Dr. Tatum and I discussed an anecdote about race and ethnic identity in teenagers regarding a white father being proud of his young daughter for “not seeing color.” The man’s daughter was pointing out her new friend on the playground and she was using descriptors to point out which girl she was talking about. The daughter talked about everything about her friend except for the fact that she was the only Black girl present.

In this week’s interview about race and ethnic identity in teenagers, Dr. Tatum not only explains why this mindset is harmful, but she gives great advice on what parents can do to embrace, accept, celebrate, and navigate the implications of REC—racial-ethnic-cultural—identities in the home—even White families. There’s nothing wrong with being White in the same way that pointing out that someone is Black is not wrong or rude.

When talking about race and ethnic identity in teenagers, it’s important to affirm heritage as something that makes people unique. Their background is something that helps shape them as a person as they grow into young adulthood. When they feel empowered, secure, and not ashamed about their own heritage, they can be more willing to have discussions about other people’s backgrounds and how they interact with people who are different from them. This goes for everyone.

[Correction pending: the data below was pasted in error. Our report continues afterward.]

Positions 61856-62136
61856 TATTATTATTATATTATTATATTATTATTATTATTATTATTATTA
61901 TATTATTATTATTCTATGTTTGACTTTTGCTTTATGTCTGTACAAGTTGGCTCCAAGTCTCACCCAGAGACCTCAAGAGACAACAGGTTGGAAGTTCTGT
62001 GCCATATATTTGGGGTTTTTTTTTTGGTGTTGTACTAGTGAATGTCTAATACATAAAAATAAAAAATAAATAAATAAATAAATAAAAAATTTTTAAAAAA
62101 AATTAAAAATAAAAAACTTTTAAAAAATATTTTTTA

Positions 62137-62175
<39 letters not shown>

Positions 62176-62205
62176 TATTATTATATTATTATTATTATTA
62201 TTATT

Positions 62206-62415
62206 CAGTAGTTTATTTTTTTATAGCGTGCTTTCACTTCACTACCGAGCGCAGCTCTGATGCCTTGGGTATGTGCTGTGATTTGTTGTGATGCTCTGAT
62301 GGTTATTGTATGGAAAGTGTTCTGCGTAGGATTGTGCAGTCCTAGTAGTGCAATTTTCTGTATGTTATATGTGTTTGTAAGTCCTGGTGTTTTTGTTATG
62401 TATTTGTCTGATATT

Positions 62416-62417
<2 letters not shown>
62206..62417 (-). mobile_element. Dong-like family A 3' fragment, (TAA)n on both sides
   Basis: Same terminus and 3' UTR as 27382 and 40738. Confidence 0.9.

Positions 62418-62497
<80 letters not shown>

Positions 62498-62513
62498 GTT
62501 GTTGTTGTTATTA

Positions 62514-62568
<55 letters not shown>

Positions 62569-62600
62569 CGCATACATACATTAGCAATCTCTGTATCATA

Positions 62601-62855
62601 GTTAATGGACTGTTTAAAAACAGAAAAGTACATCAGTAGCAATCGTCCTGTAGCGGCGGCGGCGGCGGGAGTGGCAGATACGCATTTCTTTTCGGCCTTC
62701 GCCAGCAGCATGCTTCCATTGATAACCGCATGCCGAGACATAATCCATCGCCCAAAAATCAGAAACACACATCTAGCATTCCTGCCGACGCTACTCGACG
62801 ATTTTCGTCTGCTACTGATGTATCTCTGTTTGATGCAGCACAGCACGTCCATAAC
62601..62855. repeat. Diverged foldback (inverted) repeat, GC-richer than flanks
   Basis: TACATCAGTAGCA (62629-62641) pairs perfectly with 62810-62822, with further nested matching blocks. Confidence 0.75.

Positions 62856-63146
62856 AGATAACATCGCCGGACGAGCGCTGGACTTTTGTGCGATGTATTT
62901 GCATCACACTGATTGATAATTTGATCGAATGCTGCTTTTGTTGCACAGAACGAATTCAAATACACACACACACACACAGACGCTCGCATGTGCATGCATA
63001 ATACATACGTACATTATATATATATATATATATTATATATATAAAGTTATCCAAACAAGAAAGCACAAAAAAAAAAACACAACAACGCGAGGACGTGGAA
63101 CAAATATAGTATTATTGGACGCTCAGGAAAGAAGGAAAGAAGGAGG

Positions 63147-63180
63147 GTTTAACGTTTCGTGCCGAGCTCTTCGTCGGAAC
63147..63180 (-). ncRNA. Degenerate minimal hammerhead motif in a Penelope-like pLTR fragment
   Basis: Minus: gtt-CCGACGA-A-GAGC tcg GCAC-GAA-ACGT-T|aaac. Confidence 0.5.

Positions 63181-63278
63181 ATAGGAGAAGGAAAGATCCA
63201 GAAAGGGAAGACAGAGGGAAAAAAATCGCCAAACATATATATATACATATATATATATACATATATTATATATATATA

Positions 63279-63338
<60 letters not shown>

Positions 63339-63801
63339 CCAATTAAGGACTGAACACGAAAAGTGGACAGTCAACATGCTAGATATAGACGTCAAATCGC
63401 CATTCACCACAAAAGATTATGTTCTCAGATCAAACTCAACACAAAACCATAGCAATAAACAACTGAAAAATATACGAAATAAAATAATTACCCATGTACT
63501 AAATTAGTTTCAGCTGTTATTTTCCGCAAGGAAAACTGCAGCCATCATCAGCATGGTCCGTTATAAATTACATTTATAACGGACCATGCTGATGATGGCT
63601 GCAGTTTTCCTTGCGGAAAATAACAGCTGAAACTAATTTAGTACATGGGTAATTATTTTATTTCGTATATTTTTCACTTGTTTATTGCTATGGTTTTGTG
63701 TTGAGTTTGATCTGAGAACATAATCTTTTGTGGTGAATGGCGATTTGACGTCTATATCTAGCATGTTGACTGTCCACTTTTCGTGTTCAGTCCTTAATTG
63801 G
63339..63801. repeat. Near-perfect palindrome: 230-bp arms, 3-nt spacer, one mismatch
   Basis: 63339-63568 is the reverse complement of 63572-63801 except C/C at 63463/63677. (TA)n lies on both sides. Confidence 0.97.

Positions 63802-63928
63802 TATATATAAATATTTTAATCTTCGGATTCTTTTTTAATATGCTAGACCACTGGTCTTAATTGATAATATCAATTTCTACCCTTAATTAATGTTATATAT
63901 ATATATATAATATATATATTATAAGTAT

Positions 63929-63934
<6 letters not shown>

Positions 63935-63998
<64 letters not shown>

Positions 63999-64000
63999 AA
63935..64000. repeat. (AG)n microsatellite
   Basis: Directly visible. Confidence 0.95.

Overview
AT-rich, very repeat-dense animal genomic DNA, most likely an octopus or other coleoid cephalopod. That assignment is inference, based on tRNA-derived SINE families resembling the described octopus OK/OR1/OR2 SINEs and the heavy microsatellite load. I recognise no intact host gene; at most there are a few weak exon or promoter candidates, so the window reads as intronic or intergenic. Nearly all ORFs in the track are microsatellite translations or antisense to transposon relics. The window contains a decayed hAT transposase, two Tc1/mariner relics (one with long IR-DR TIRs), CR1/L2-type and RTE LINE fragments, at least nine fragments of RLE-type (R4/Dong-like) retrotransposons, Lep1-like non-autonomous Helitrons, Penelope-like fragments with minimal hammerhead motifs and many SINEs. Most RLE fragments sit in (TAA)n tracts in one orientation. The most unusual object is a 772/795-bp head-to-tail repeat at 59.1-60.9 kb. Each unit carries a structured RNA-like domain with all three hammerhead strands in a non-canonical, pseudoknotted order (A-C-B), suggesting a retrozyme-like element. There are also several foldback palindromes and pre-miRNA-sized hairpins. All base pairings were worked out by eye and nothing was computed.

In fact, Dr. Tatum addresses how White families can act as firm and steadfast allies, and she even offers an alternate term for White privilege to help clarify its definition: White immunity. With the phrase, “White privilege,” there’s been a fair amount of controversy surrounding its usage. Many White people do not necessarily feel like they have led privileged lives. “White immunity” communicates the fact that White people are the most protected class in a mostly White society. Furthermore, that people of color experience in some negative experiences disproportionate amounts, such as police brutality and racial profiling. White people rarely experience these issues concerning race and ethnic identity in teenagers in a mostly White society.